In its final days, the Obama administration has gifted the incoming Trump administration the power to intrusively invade the privacy of American citizens by lifting the limits on what NSA can do with collected data.
Newly approved procedures gives more surveillance powers to the intelligence community by allowing the National Security Agency (NSA) to share globally intercepted communications data with all other US intelligence agencies before applying privacy protections.
As NSA whistleblower Edward Snowden, whose only wish is not to see the U.S. turn into a totalitarian state, points out in a tweet Thursday: “Obama just unchained NSA from basic limits on passing raw intercepts to others.“
Thanks Obama for saving us from the evil metadata that lurks on the internet and for locking them up for future determination by US intelligence agents.
Let’s just “hope” these agents and law enforcement authorities are intelligent enough to secure the servers and show some respect for people’s rights while passing around the family album among the community.
The recent approval of new procedures for an existing executive order will allow the NSA to share the private data it collects with all 16 agencies of the United States intelligence community. The 23-page outline of the new procedures lifts previous limits placed on the way information was filtered before being disseminated to individual agencies.
“As he hands the White House to Trump, Obama just unchained NSA from basic limits on passing raw intercepts to others,” NSA whistleblower Edward Snowden tweeted Thursday.
Gone are the already-flimsy privacy protections that required NSA analysts to review data before handing it over to other agencies like the CIA, DEA, DHS, or others. Whereas prior restrictions required analysts to shield the identities of innocent parties and other personal data before sharing only the information deemed pertinent, there are now no filters whatsoever.
All agencies will have the freedom to dig through “raw signals intelligence information” under the new procedures, which were signed by Attorney General Loretta E. Lynch. After evaluating the information, the agencies can apply rules “minimizing” violations of privacy. That’s correct — only after privacy has been violated can it be protected. That’s not exactly how it works, but it is now the law according to Section 2.3 of Executive Order 12333.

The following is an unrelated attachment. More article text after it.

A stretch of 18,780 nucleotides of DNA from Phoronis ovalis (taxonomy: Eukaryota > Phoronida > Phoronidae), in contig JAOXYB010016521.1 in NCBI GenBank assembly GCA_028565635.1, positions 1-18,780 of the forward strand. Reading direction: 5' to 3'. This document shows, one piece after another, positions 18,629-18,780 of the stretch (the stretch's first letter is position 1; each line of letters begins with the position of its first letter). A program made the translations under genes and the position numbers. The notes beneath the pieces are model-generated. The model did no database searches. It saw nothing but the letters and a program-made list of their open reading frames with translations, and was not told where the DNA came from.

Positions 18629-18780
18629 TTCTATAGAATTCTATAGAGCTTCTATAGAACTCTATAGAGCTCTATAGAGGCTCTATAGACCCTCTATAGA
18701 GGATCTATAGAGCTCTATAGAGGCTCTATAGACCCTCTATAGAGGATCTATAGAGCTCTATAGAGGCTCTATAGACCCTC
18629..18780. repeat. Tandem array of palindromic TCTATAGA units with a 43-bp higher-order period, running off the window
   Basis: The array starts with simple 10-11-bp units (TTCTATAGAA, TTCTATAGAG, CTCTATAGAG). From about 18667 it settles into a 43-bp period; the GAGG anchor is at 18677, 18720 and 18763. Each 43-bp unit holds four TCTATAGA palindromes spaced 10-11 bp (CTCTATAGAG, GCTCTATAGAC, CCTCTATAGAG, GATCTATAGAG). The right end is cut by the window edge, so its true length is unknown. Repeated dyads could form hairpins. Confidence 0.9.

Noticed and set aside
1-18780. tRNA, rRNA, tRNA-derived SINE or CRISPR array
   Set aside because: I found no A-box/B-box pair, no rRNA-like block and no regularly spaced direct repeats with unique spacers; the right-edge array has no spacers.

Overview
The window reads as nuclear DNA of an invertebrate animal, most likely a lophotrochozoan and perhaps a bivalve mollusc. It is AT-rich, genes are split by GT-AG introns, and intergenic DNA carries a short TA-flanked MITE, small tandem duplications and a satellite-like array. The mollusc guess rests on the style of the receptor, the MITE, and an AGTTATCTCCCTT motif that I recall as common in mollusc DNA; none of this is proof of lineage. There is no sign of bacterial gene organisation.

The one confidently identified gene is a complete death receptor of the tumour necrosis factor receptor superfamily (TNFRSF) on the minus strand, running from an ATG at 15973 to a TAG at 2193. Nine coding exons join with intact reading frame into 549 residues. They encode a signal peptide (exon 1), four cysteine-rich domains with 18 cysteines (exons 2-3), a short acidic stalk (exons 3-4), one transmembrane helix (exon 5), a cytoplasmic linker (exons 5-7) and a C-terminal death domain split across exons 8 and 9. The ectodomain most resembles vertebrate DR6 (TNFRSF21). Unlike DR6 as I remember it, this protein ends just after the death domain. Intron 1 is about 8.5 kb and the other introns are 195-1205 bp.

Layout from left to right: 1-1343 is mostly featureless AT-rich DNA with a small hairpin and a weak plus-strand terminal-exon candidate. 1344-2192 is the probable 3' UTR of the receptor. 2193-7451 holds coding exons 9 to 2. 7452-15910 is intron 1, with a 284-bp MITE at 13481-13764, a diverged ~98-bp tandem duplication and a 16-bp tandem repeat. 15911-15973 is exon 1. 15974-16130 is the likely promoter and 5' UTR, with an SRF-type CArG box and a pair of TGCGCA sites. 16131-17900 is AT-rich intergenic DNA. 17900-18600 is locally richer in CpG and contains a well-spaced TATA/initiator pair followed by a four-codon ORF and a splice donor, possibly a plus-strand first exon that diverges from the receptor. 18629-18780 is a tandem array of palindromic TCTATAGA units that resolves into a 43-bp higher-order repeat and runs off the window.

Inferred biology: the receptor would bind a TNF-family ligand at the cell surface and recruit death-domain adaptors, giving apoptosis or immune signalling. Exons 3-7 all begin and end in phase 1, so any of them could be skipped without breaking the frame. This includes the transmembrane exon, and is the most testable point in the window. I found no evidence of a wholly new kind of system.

The document was originally signed on December 15, 2016, by the director of national intelligence, James R. Clapper Jr. According to Clapper’s general counsel, Robert S. Litt:
“This is not expanding the substantive ability of law enforcement to get access to signals intelligence. It is simply widening the aperture for a larger number of analysts, who will be bound by the existing rules.”
ACLU lawyer Pat Toomey disagrees, explaining:
“Rather than dramatically expanding government access to so much personal data, we need much stronger rules to protect the privacy of Americans. Seventeen different government agencies shouldn’t be rooting through Americans’ emails with family members, friends and colleagues, all without ever obtaining a warrant.”
The new procedures require agencies to submit written requests to the NSA describing the raw signals intelligence sought, how it will be used, how it will further its mission in a significant way, and why the information could not be obtained through other sources. While the purpose of Executive Order 12333 is to target foreign and counter-intelligence only, if an agency uncovers information that incriminates an American citizen, the agency is required to turn the evidence over to the Justice Department. Many of the requirements listed in the document for targeting American citizens have been redacted.